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Ask A Career Coach - What To Wear When Interviewing


Recognizing that first impressions are crucial when you are conducting a job search is fundamental. I recently read a great article in Business Insider “How Your Clothing Impacts Your Success.” In my volunteer work, I have had the pleasure of co facilitating an interview workshop with Michael Parker, President of Dressed to Deal. Michael coaches executives and sales representatives on the importance of appearance.  Michael’s number one piece of advice to job seekers is to conduct an “appearance assessment” prior to a networking event or interview.  Listed below are a few tips that Michael and I share with job seekers: 

With business casual being the most common business attire these days our clients will often ask us what to wear when interviewing.Here is some of the best advice we can pass along.

Dress for the position you are interviewing for by learning as much as you can about the company culture. Showing up for an interview in a $2,000 suit when the company is business casual can be the kiss of death. Ask the recruiter or company contact who is scheduling the interview what is appropriate dress? What will the interviewers be wearing?  This shows you are serious about the company and are doing your homework.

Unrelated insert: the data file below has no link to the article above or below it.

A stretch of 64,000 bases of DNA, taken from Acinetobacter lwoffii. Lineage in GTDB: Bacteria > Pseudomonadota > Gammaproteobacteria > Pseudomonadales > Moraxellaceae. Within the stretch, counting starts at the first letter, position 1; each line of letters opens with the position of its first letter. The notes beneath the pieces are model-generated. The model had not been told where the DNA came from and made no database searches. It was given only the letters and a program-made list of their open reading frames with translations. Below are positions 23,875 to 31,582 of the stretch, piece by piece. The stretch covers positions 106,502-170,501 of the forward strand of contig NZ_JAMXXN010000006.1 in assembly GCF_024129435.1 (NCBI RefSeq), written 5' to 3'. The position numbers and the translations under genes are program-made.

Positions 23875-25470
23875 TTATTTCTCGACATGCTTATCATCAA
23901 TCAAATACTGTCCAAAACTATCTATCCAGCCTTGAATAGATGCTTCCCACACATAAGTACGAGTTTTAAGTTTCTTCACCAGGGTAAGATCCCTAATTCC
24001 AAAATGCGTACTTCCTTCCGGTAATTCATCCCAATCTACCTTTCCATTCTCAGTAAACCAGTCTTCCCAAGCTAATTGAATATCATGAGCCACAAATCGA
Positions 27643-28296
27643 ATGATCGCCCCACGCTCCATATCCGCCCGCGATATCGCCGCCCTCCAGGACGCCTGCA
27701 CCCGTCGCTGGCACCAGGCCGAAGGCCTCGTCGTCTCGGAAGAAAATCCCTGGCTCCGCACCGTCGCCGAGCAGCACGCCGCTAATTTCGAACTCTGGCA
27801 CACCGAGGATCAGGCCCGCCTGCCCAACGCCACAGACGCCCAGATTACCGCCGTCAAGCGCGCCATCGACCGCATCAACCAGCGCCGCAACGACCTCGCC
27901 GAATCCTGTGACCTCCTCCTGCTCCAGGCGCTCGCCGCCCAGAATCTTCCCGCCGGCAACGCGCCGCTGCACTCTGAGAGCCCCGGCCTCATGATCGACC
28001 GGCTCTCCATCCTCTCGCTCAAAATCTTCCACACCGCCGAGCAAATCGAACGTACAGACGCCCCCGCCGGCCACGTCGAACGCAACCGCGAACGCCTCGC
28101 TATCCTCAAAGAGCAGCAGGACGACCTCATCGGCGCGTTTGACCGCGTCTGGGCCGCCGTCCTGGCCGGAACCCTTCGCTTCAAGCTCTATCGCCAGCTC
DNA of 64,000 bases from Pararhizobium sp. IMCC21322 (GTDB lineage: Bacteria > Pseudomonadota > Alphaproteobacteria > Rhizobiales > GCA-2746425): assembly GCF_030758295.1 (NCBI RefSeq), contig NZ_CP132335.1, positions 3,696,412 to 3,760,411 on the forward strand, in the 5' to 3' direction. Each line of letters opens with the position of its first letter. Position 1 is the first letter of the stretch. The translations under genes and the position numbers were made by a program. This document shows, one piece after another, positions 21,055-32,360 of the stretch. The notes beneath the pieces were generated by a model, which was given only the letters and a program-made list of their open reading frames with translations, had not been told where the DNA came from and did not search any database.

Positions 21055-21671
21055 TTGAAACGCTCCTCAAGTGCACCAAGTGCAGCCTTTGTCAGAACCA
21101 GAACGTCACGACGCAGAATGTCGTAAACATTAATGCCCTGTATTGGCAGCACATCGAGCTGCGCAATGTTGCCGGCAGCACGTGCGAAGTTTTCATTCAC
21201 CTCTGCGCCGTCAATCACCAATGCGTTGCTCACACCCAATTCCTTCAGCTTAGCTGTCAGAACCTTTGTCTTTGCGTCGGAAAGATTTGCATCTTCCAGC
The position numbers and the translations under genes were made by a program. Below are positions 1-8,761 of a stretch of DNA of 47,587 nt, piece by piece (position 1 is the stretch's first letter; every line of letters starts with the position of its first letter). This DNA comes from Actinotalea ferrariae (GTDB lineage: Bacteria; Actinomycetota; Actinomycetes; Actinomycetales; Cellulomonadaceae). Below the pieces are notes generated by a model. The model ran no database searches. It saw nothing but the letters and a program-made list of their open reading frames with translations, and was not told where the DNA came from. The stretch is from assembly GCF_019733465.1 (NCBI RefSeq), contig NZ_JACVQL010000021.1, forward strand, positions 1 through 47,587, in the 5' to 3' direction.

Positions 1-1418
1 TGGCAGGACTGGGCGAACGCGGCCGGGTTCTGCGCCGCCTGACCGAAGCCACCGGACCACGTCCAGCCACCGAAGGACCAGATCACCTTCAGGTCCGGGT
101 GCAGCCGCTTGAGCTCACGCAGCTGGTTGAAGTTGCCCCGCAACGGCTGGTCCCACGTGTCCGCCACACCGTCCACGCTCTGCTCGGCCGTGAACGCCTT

Both men and women should avoid excessive jewelry, accessories, and refrain from wearing fragrances, cologne or scented lotions. You want the interviewer to focus on your skills and not be distracted by jewelry or scent. 

Make sure that your hairstyle is current and nails are manicured and free of excessive polish.

You don’t have to purchase a new outfit; make sure that your clothing is stylish, tailored, well-fitted, cleaned and pressed. Shoes need to be polished and in style. Hiring Managers will interpret a sloppy, disheveled appearance and lack of attention to detail as indicators of your future performance on the job.

Men and women candidates should carry a portfolio with a notepad/pen to take notes and space for extra copies of a resume or work projects. Do not use an IPad to take notes; this can be distracting to the interviewer and give the impression that you are not engaged in the conversation.

Women can also carry a small tote or handbag. Avoid carrying an out of style hard sided briefcase, large tote or handbag that is difficult to maneuver and distracting to the interviewer. Leave the expensive designer bag and designer suit at home. A client of one of my colleagues received feedback on her high end handbag that it made her look too expensive despite the fact that she was interviewing for an executive role.

Cell phones should be left in your car, pocket, or handbag, turned off and never visible during an interview. There is no quicker way to demonstrate you are not fully engaged than to glance or reach for your phone during the interview. 

Don’t sabotage your interview by neglecting your appearance.  To quote Darlene Price from the Business Insider article "To achieve career advancement, avoid an unprofessional image that may enslave your career to others' misperceptions," Price says. "Instead, choose clothing that accurately reflects your credibility and ensures you 'sell for what you're worth.' Make sure your 'exterior' earns you a 'silent recommendation,'" she concludes. 

Paula Pope is a Senior Consultant with The Frontier Group

The Frontier Group provides customized corporate outplacement, career coaching, executive coaching, talent development, and assessment solutions. The Frontier Group proudly offers customized services that cultivate strategy, results and partnerships.